What is “dry loop” internet?

Sometimes it’s fun throwing an obscure term at you, my faithful blog readers. Today’s effort comes thanks to our customer service department, who hit me with a term they hadn’t seen before. It’s an obsolete term, but definitely not an obsolete idea.

Dry Loop service

Dry loop service means internet coming to your house without phone (or cable TV.) The term actually comes from the early 2000s when that was a very uncommon thing. Today it’s quite common for people to be internet-only, but back then it was a pioneering step to day.

The big internet technology at the time was DSL. DSL, short for Digital Subscriber Line, used the same copper wire as regular phone service but provided speeds up to 3 megabit. Unlike dial-up internet, its primary competitor at the time, you could actually make a phone call without knocking someone offline. That, combined with the fact that it was about 8 times faster, made it a hit.

Back then, practically everyone had landline phone service. If you look at how landline phone service worked back then, the wiring was all copper and the phones were actually powered by the phone lines. (They still are, if you still have landline service, but that power comes from your home not from the phone company.)

A phone line that had power was called a “wet loop.” Not quite sure why, but hopefully some retired engineer will comment on this post to tell me. If a customer just wanted DSL, they didn’t need a powered line, just one with a DSL signal on it. Although the power savings was minimal, I guess it was worth noting. A DSL-only line became known as a “dry loop.”

Why care about this today?

“Dry Loop” is one of those terms that is still used even though it’s far divorced from its original meaning. Think of how you still say “roll up the windows” when you haven’t seen a car window with a manual crank in years. Sometimes words outlive their original roles and take on a new role that sort of aligns with the old one.

Today, nearly all phone service is fiber based. A fiber strand goes to your home where a network terminal splits it out for television, phone, and internet. You may not actually use all three services, but the network terminal still works the same. The terminal is powered by your home’s electrical system. The fiber comes to your house the same way whether or not you have landline phone service, and it’s powered the same way no matter what.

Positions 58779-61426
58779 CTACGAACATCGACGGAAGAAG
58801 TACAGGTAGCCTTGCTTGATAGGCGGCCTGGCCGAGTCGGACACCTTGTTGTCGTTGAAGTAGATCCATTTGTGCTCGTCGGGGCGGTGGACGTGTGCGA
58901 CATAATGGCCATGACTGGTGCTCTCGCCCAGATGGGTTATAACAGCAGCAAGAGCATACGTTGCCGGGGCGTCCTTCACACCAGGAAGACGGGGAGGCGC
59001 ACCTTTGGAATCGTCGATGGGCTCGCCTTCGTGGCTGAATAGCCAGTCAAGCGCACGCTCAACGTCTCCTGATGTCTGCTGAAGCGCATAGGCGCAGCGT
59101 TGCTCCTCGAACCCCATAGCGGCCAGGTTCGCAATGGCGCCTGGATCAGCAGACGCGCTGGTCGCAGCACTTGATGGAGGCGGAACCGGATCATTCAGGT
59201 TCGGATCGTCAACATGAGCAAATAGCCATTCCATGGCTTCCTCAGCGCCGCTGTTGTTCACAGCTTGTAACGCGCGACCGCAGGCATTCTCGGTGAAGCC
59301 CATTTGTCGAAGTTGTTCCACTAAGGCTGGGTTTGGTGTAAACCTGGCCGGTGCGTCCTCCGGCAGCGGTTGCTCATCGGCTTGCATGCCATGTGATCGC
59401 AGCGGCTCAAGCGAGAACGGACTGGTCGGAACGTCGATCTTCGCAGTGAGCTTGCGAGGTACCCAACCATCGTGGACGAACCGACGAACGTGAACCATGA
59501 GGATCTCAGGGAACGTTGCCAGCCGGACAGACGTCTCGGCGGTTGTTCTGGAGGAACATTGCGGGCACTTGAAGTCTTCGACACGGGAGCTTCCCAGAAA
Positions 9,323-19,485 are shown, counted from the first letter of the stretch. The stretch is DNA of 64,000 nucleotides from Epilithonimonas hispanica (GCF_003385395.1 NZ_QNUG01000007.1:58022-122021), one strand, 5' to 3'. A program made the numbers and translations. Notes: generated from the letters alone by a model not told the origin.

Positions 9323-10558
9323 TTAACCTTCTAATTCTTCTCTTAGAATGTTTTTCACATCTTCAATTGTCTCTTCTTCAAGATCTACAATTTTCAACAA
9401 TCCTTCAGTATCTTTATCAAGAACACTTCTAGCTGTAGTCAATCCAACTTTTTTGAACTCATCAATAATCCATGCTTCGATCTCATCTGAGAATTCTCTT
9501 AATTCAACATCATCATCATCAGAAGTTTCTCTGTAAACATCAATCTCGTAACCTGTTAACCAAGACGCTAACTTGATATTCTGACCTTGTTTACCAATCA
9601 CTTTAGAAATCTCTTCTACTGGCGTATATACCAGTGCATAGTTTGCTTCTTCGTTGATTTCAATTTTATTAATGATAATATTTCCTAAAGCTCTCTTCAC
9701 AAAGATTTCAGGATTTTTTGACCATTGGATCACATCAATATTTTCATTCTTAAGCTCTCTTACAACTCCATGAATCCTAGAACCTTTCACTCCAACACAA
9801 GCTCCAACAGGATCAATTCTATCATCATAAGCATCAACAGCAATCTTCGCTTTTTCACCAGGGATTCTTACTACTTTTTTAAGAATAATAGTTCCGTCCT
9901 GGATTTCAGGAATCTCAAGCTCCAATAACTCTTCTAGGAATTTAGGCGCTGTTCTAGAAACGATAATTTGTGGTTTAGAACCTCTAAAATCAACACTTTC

Still, you occasionally hear terms like “dry loop” used when someone wants to get internet and nothing else. It’s an increasingly common thing. Let’s be honest, most folks under 65 don’t care about landlines. Cable TV is rapidly becoming a thing of the past thanks to high rates and poor service. The internet is pretty much all most things care about, and engineers still need a way to know what it is you want.

I’m not sure “dry loop” is really much faster or efficient to say than “internet only” but the term is still around in some areas and it’s still used.

By the way…

If you happen to have “dry loop” internet at your home, you might want to get signed up for a streaming service like DIRECTV NOW or Sling. Or, you may want satellite TV so that you can get great entertainment without the cable company hassle. No matter what you need, the fine folks at Solid Signal can help. Personalized service is just a call away at 888-233-7563.

About the Author

Stuart Sweet
Stuart Sweet is the editor-in-chief of The Solid Signal Blog and a "master plumber" at Signal Group, LLC. He is the author of over 9,000 articles and longform tutorials including many posted here. Reach him by clicking on "Contact the Editor" at the bottom of this page.